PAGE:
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When Tesla acquired SolarCity in 2016, the $2.6 billion deal was criticized by many as a bailout by Elon Musk and for Elon Musk, who was the biggest shareholder of both the electric carmaker and the solar panel distributor.
In an explosive 114-page lawsuit filed on Tuesday, Walmart piled onto the controversy, highlighting the familial ties between Tesla and SolarCity as the underpinnings of a flawed merger that allegedly produced shoddy craftsmanship and led to fires at seven Walmart stores.
"On information and belief, when Tesla purchased SolarCity to bail out the flailing company (whose executives included two of Tesla CEO Elon Musk's first cousins), Tesla failed to correct SolarCity's chaotic installation practices or to adopt adequate maintenance protocols, which would have been particularly important in light of the improper installation practices," Walmart said in the suit filed in New York. SolarCity co-founders Lyndon Rive and Peter Rive are Musk's cousins.
Already faced with a slumping stock price from dozens of lawsuits and investigations, store closings, delayed loan repayments and the departure of key executives, the Walmart suit lands at a particularly difficult time for Tesla and Musk. Specifically in regards to SolarCity, Musk was slated to be deposed earlier this month in a complaint brought by shareholders over the deal.
After the SolarCity deal, by far Tesla's biggest ever, the company had plans for a factory in Buffalo, New York, that it was sharing with battery manufacturing partner Panasonic. The facility was intended to focus on solar panels but turned into a site for making parts for its Supercharger and energy products. Tesla has reportedly taken $62 million in impairment charges after ditching research and development work related to batteries and solar technology.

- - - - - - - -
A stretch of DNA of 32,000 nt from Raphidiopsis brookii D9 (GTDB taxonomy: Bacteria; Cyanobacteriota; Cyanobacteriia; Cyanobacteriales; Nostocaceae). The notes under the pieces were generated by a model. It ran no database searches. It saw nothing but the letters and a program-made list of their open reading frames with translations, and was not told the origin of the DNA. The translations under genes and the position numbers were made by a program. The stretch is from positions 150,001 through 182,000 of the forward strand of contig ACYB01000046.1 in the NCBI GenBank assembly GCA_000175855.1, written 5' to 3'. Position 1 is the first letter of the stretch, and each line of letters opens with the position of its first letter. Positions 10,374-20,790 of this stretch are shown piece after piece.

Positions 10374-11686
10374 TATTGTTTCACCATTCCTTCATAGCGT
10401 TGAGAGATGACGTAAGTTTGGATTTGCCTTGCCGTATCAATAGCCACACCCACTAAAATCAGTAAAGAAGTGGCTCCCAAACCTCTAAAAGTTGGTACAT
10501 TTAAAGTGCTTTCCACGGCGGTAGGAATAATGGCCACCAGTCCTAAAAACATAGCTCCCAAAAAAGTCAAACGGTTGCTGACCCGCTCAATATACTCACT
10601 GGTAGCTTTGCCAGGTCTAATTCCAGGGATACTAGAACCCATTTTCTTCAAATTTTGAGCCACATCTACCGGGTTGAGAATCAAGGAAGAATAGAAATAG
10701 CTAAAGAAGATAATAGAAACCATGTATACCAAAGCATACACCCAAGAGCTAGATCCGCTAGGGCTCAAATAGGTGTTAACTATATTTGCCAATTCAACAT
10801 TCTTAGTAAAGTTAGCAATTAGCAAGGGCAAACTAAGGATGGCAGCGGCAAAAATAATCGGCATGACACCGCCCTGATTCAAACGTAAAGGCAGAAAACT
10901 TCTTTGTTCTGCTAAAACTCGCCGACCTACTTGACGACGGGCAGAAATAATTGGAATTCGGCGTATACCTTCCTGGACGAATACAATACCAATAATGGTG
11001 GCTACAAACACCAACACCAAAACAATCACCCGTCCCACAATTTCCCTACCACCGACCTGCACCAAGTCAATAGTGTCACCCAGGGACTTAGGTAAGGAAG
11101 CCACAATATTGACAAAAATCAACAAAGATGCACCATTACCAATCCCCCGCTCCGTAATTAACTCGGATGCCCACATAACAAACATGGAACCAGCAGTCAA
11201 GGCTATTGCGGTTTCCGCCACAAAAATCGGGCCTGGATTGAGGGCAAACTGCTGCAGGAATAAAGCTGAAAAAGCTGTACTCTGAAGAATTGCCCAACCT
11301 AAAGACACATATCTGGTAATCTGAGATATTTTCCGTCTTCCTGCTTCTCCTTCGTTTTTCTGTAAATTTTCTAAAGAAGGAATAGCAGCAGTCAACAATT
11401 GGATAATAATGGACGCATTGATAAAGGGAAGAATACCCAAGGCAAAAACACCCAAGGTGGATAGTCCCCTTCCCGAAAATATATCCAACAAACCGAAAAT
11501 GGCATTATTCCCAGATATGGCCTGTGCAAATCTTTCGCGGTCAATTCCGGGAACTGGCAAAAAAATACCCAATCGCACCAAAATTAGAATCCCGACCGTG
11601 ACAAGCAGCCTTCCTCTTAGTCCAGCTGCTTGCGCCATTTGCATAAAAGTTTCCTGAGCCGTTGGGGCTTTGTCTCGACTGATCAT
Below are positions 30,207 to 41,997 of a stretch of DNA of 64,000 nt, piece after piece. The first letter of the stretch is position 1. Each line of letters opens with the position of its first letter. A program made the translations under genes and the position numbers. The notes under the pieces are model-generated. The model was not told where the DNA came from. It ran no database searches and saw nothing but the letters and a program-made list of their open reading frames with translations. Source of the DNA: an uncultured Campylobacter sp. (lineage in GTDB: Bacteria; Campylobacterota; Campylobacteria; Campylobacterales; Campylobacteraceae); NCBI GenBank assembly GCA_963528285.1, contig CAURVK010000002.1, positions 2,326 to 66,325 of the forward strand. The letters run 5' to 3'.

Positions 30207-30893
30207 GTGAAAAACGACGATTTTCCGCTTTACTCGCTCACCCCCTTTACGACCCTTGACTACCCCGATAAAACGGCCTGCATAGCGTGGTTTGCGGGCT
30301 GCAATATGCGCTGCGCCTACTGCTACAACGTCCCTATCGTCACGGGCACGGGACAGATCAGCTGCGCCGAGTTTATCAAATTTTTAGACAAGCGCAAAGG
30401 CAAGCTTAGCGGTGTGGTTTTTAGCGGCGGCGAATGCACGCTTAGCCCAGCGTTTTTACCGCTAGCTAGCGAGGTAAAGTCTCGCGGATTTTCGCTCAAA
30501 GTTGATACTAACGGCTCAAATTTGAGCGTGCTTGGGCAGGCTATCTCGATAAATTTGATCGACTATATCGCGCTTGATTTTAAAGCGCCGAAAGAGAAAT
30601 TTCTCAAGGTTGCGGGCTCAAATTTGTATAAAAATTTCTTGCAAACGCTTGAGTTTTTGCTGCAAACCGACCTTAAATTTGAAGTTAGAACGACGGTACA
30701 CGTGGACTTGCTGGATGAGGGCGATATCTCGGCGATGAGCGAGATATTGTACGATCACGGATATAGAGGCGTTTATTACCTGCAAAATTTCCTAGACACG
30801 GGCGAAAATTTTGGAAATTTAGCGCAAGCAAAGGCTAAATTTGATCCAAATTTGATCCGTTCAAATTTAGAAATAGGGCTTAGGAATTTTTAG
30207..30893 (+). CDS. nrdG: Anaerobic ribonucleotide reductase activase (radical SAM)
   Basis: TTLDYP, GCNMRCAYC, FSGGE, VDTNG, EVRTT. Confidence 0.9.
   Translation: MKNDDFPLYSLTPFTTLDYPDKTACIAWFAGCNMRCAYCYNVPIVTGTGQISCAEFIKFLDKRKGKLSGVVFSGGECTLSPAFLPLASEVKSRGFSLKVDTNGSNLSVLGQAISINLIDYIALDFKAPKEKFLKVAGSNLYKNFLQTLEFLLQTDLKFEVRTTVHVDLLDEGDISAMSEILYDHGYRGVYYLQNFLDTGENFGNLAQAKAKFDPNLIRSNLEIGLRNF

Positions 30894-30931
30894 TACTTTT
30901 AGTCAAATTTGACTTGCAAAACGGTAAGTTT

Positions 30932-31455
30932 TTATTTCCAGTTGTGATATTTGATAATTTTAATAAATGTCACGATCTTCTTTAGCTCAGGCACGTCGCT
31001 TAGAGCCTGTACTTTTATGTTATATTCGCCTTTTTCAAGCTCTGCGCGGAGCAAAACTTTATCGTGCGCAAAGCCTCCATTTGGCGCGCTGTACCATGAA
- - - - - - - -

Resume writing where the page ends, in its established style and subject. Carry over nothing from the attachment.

Walmart's suit against Tesla alleges breach of contract, gross negligence and failure to live up to industry standards. The retailer is asking Tesla to remove solar panels from over 240 store locations where they've been installed and to pay damages its says are related to fires caused by those panels.
Some of the most detrimental claims in the suit relate to employees' lack of "solar training and knowledge" and inability to identify and properly install basic equipment. According to the suit, Tesla's own inspection reports revealed "improper wire management, including abraded and hanging wires," as well as "poor grounding" and "solar panel modules that were broken or contained dangerous hotspots."
The name SolarCity shows up 46 times in the lawsuit, which alleges the company had a failed business model, stemming from a goal to speed up revenue growth at all costs.
"Walmart's experience bears out Tesla, Inc.'s and Tesla's inability to turn around and bail out the solar panel operations acquired from SolarCity," the suit says.
Tesla shares dropped more than 1% after hours on the news.
Walmart declined to comment. Tesla did not respond to requests for comment.
— Lora Kolodny contributed to this report